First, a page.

Flatpack have been delving into the story of Birmingham in 1968, uncovering a host of different stories about art, activism and upheaval. These have been gathered into a beautiful new book, and you’re invited to join them for the launch of This Way To The Revolution at Ikon Gallery on Tuesday 10th December, from 6pm.
As well as a first chance to pick up the book itself, Asya Draganova (Birmingham City University) will host a discussion with a number of people who contributed memories and images to the book. Guests will include: Anne Durbin, who took part in the University of Birmingham occupation in late ’68; Rev David Collyer, who set up a biker coffee bar in a Digbeth church; and musician and artist Steve Ajao, who went on a school trip to Paris in May ’68. Steve and his band the Blues Giants will be playing a set in Yorks Cafe afterwards. The book is available to preorder via the Flatpack shop and will be on sale from 10 Dec at Ikon, Birmingham Museum & Art Gallery and Foyles in Grand Central.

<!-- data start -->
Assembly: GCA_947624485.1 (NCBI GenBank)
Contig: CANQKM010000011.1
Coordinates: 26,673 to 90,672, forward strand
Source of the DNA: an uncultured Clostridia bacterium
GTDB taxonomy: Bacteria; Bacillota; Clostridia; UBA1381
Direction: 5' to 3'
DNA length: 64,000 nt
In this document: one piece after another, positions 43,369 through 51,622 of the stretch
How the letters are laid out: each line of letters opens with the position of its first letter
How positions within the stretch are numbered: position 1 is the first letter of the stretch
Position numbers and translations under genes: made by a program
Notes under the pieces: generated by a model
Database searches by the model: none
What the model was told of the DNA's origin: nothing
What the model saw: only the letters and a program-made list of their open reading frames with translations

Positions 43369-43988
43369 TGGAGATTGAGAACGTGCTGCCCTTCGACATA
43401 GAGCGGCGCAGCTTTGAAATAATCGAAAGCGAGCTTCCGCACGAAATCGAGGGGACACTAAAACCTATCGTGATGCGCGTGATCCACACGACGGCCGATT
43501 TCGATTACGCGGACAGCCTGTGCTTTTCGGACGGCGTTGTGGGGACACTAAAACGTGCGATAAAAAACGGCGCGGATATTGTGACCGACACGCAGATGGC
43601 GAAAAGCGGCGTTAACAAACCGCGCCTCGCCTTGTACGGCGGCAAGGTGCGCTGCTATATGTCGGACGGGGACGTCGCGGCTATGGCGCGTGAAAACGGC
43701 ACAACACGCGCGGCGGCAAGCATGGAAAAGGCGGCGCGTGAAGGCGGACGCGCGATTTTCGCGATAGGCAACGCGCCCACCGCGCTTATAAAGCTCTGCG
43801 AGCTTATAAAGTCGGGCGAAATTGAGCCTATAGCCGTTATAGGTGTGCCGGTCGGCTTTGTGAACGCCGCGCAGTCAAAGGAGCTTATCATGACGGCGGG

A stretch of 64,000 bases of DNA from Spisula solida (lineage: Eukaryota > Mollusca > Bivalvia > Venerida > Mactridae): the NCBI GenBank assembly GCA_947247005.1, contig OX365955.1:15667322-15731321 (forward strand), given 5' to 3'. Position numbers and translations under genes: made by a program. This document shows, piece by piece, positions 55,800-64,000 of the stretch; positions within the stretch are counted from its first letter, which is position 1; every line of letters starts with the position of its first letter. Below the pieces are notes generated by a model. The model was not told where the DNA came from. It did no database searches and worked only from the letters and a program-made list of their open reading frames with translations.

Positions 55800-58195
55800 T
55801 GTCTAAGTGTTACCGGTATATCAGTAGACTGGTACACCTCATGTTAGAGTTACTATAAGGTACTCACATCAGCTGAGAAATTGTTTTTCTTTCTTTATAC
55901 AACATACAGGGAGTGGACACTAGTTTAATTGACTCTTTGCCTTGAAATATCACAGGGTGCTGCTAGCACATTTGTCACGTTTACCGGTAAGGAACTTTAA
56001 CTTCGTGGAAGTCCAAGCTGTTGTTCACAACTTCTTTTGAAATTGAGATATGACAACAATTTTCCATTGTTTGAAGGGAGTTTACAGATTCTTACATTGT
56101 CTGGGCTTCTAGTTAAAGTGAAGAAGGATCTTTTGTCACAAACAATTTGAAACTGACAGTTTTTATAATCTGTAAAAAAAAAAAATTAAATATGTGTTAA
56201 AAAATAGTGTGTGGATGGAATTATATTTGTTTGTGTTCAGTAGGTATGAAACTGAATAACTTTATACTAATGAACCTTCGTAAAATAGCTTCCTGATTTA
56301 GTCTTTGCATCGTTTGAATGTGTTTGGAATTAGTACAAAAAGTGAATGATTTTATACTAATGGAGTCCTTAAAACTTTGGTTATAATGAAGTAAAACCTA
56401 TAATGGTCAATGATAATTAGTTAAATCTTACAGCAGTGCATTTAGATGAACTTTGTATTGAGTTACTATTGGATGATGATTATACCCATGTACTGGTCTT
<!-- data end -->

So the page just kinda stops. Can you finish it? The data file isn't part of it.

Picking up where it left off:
This marks the close of a brilliant, jam-packed year for Flatpack. A few other things going on at the moment…
– They recently spent a week helping year 4 at St Bernadette’s school in Yardley set up their own cinema – heart-warming video evidence here;
– A group of young refugees set up their own film night with our support – see Paul Stringer’s writeup;
– Next month there are two Flatpack events as part of the BFI Musicals season; Easy To Love at Moseley Road Baths (6 Dec – complete with rubber rings and synchronised swimmers) and White Christmas at St Philips Cathedral (12 Dec). The former is sold out, and tickets for the latter are going fast;
– Upcoming, there will be regular monthly Colour Box screenings for families – winter 2020 events will be announced shortly.
– And then of course there’s the 14th Flatpack Festival, which takes over Birmingham from 5-10 May next year.
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